Concerns when estate planning for blended families

Many residents in New York who are planning to get married may well have been married before. According to the Pew Research Center, in 2013 both spouses in one out of every five marrying couples were getting married for the second or subsequent time. In four out of every 10 marrying couples, one spouse had previously been married. These realities bring new concerns to the forefront when looking at making a good estate plan.

Concerns involve how to appropriately direct the assets each partner brings to the marriage but also how co-mingled or joint assets may be handled. Forbes explains that a trust may not always be sufficient even thought it can be a valuable tool. Some assets are simply not listed in a trust as they are not titled items, therefore making the  use of a will a wise complement to even the best trust.

Another thing people should not overlook is their choice of beneficiary designation for bank accounts, retirement accounts or life insurance policies. These designations will take precedence over any terms in a trust or a will. When choosing a trust, Fidelity Investments indicates that there are some special types of trusts that may be well-suited to blended families. Two examples include the irrevocable life insurance trust and the qualified terminable interest property trust.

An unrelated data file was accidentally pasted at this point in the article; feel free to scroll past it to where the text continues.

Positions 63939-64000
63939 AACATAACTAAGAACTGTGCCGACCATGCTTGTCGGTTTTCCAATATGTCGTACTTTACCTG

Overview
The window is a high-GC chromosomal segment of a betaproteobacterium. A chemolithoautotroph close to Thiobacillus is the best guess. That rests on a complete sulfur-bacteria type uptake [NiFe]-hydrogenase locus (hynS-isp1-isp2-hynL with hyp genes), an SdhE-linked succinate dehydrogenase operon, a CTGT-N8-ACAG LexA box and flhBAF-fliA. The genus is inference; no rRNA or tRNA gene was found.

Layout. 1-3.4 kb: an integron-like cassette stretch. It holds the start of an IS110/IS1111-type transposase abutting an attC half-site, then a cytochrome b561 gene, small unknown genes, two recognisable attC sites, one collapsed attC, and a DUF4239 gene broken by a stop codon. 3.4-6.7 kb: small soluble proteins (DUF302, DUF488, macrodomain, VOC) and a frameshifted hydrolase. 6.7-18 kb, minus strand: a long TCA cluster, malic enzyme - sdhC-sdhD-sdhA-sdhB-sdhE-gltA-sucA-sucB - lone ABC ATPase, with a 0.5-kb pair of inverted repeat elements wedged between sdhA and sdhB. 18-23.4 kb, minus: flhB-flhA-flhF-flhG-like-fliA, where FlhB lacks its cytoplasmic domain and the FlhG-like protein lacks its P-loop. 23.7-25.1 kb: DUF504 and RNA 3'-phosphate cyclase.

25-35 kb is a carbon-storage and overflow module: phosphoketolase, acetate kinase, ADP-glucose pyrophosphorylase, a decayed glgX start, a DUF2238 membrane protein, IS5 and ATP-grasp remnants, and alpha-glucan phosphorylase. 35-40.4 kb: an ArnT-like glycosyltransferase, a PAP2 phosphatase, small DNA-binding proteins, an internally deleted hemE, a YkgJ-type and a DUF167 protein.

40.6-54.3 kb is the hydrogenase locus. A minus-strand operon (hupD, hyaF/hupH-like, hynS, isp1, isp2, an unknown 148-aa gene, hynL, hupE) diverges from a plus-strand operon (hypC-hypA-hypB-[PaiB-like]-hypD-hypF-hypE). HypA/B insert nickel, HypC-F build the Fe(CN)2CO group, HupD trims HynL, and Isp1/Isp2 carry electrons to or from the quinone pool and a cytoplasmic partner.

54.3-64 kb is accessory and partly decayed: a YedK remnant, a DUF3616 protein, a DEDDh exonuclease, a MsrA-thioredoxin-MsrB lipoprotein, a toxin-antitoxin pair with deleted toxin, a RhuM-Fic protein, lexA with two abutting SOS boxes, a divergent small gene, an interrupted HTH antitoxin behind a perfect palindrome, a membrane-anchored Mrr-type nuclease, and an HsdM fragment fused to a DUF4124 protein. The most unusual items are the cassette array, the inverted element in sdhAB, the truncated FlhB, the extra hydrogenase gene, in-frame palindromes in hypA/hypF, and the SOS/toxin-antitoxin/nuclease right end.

Proper estate planning may help remarried couples avoid situations where one partner inherits the others’ assets after the first one dies and then those assets are passed onto only the surviving spouse’s children after that person dies, leaving the children of the spouse who dies first with nothing.

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Concerns when estate planning for blended families

Ledwidge & Associates

Ledwidge & Associates, P.C. in New York City has years of experience helping clients create estate plans that fit their needs. We have the experience and resources to handle your critical legal matters with the utmost care and attention to detail.